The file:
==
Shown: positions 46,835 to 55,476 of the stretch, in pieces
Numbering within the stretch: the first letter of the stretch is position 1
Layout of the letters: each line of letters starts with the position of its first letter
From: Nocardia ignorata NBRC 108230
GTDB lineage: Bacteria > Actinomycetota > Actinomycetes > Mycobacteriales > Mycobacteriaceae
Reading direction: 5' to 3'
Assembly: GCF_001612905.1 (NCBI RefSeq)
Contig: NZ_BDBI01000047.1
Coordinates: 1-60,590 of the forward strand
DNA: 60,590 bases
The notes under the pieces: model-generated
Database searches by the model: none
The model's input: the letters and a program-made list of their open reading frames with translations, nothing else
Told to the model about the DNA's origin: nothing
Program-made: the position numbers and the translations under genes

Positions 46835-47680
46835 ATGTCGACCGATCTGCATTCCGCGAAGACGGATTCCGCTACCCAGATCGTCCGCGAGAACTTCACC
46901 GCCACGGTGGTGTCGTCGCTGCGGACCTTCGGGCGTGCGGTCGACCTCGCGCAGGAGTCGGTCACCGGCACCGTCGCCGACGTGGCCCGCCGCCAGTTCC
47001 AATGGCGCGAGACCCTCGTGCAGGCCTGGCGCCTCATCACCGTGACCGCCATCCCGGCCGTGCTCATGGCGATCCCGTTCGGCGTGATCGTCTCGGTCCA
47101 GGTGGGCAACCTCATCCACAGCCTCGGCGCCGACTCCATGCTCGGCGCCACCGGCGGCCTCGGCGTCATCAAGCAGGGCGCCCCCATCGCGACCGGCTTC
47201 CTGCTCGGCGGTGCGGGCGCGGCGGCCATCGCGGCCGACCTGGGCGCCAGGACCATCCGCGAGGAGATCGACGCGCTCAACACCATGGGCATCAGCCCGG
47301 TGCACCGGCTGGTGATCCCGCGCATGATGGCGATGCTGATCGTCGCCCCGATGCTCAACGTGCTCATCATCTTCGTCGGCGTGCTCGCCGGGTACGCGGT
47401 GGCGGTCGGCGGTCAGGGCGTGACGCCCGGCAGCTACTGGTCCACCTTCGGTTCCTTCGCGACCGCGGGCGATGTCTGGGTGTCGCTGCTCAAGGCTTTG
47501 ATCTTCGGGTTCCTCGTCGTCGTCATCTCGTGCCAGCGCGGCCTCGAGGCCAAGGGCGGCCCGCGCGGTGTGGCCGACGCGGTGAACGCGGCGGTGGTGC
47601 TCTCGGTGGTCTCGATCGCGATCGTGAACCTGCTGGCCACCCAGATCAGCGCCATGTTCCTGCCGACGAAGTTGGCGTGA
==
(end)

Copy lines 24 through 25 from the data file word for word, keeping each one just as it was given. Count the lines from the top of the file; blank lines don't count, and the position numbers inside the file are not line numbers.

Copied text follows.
47501 ATCTTCGGGTTCCTCGTCGTCGTCATCTCGTGCCAGCGCGGCCTCGAGGCCAAGGGCGGCCCGCGCGGTGTGGCCGACGCGGTGAACGCGGCGGTGGTGC
47601 TCTCGGTGGTCTCGATCGCGATCGTGAACCTGCTGGCCACCCAGATCAGCGCCATGTTCCTGCCGACGAAGTTGGCGTGA